While I was messing around getting all these pieces to fit I had Bob give me a hand with some welding. As I said, I don’t want drill holes into my roll cage – but I need to mount my rear view monitor onto the ceiling. I had Bob cut a rectangular piece of steel that he then welded to my two overhead bar. I’ll add some rivnuts to this plate so I can add a drop-down bracket that I’ll then use to support my monitor. I plan to also throw a few screws in from below to secure the ceiling panel in place.
Radiator air duct:
In post 28 I discussed how I fabricated my radiator discharge duct. To install this duct meant I needed to remove the upper cross-brace for the radiator box. It was originally installed where my clutch master cylinder reservoir is currently installed so it needed to go anyway. However, the upper part fo the radiator box isn’t as stiff as I’d like so this bar needs to go back in. In its originally location, I believe it was located too far back. The rear area of the radiator box is actually fairly well secured and stiff because this is where it’s mounted to the footbox. Where’s it’s weakest is right in the middle – and this is where I want to locate it. Unfortunately, it means I need to skewer my radiator air duct.
I plan to add some additional struts to support the outermost area of my splitter. The interior attachment point will be the radiator box – so I want the cross-bar to be located as close to this location as possible to achieve maximum support for the struts. Now that I’ve figured out where these struts will go, I was able to mark out the new location for my cross-bar. Using my laser and a tripod, I was able to transfer hole locations from left to right before the drilling began.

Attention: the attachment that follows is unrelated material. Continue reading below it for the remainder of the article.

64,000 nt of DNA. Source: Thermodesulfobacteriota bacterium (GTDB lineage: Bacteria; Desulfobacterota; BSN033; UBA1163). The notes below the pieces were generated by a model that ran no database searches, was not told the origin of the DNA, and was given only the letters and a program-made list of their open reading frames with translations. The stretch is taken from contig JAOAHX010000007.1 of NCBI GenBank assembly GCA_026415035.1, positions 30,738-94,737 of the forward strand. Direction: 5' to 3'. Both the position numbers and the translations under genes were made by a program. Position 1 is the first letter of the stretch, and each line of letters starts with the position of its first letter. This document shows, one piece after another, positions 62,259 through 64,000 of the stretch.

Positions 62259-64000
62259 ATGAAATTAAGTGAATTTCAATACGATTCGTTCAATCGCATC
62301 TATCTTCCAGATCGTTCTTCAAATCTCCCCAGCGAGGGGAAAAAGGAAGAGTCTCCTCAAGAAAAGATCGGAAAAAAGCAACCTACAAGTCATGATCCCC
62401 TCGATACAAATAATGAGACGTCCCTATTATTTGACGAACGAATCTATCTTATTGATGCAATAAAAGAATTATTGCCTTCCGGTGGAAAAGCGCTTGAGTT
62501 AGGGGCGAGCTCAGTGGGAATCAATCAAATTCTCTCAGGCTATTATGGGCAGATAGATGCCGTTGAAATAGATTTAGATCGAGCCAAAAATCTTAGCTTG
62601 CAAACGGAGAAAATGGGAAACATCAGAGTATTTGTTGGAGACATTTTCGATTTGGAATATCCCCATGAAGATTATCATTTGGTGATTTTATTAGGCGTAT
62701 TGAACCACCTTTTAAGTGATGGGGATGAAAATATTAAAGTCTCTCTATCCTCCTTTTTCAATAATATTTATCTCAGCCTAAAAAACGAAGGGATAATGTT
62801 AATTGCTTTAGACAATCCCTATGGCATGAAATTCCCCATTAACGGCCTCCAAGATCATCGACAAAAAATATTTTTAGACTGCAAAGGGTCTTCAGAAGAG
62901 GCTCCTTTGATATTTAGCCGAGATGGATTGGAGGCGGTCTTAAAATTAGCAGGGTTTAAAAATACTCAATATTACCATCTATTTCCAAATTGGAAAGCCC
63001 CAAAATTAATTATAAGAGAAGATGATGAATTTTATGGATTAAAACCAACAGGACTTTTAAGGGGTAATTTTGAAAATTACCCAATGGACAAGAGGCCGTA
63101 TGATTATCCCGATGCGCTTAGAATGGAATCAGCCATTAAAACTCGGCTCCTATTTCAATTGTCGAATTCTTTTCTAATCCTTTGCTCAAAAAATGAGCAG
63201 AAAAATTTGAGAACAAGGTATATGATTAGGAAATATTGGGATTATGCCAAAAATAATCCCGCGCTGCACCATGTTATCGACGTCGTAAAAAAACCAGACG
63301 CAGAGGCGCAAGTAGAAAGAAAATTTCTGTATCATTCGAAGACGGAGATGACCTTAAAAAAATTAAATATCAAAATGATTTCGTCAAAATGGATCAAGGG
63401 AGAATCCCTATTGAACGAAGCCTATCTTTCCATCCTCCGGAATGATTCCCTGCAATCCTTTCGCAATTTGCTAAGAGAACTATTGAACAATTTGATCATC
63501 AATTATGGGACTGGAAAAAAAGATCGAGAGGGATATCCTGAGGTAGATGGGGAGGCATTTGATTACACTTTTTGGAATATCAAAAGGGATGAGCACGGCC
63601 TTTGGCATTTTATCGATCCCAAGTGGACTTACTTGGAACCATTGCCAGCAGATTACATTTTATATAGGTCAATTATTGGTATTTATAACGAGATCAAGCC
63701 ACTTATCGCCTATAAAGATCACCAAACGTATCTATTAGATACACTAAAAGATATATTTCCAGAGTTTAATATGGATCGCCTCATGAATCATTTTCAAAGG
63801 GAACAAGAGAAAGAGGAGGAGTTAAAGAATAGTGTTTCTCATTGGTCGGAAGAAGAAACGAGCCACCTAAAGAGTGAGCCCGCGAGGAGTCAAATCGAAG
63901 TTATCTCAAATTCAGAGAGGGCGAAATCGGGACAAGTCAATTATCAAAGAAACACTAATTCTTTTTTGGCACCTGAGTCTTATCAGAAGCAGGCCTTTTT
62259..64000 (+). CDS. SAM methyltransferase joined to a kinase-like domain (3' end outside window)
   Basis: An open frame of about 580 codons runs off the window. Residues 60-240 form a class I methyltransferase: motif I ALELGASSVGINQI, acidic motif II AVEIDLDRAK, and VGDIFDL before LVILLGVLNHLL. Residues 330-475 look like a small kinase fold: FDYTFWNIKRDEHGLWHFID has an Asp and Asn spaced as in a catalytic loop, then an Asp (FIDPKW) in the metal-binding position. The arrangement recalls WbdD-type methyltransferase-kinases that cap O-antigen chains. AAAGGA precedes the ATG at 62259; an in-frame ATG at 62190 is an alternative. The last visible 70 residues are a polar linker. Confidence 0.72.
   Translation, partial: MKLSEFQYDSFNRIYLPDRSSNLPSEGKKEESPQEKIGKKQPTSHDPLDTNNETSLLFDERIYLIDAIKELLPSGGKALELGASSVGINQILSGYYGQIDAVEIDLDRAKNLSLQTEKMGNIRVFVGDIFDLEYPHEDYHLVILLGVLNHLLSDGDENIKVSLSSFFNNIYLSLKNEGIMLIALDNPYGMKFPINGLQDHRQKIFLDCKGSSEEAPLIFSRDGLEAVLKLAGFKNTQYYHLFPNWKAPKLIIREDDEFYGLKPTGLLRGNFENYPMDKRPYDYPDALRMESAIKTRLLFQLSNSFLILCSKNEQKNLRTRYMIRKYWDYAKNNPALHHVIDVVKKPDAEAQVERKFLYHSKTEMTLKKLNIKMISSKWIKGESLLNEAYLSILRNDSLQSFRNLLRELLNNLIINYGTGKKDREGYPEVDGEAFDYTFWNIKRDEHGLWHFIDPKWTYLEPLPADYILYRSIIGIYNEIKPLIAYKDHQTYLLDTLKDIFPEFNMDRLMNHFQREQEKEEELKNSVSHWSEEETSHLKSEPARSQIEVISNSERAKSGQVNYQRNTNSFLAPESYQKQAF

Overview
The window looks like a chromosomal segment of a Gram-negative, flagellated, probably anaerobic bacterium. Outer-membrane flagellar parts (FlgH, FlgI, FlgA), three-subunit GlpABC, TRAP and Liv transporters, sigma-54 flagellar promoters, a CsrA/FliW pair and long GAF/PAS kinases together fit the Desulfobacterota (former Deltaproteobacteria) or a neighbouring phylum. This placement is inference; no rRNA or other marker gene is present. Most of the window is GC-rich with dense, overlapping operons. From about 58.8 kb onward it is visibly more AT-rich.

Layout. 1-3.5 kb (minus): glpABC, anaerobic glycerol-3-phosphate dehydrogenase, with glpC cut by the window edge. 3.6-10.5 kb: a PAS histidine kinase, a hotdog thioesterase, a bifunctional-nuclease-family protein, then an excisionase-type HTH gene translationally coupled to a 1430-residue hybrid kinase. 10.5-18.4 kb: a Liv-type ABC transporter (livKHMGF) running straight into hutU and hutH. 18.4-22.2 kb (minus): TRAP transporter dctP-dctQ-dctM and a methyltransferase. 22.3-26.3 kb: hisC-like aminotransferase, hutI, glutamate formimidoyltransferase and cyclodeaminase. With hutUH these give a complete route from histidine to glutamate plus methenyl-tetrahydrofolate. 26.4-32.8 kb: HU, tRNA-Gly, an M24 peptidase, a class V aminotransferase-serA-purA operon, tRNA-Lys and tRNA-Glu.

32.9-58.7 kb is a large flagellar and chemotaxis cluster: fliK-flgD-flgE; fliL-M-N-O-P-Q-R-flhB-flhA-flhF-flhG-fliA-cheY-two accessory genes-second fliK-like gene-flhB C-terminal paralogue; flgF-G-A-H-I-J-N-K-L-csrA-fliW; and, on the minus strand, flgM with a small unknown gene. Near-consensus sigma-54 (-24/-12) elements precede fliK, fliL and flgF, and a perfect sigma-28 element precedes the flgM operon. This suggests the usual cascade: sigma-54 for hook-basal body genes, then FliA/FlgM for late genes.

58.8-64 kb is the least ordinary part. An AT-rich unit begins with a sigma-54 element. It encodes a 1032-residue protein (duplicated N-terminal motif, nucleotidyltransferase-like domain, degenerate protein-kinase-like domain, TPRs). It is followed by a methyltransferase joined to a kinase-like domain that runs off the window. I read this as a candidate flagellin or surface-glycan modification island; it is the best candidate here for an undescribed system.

Fog lights recess:
On either side of the radiator inlet are two squarish shaped openings which lead into the cavity just forward of the front wheels. I’ve seen several folks use these inlets to pull fresh air for front brake cooling. Since this is going to be a street car I don’t plan on running brake cooling – so I won’t need these for that.
I’m also planning to install the wheel well liners which will effectively close off this cavity and completely separate it from the front wheel wells. So if I leave these two inlets uncovered I’ll be pushing air into the nose of the car, with nowhere for it to go – sounds like a potential recipe for mucking up the front end aero. So I’ve decided to block them off.
For the time being my plan is to make a small cover plate that I’ll then mount fog lights onto. If in the future I decide I want to run brake cooling it’s a fairly simple job to make a new plate and the flange will provide a secure mounting location.
On the subject of the front wheel well liners – I haven’t installed these yet because there are a good number of considerations which need to be addressed before the liner can be bonded into place. More discussion on this in a later post!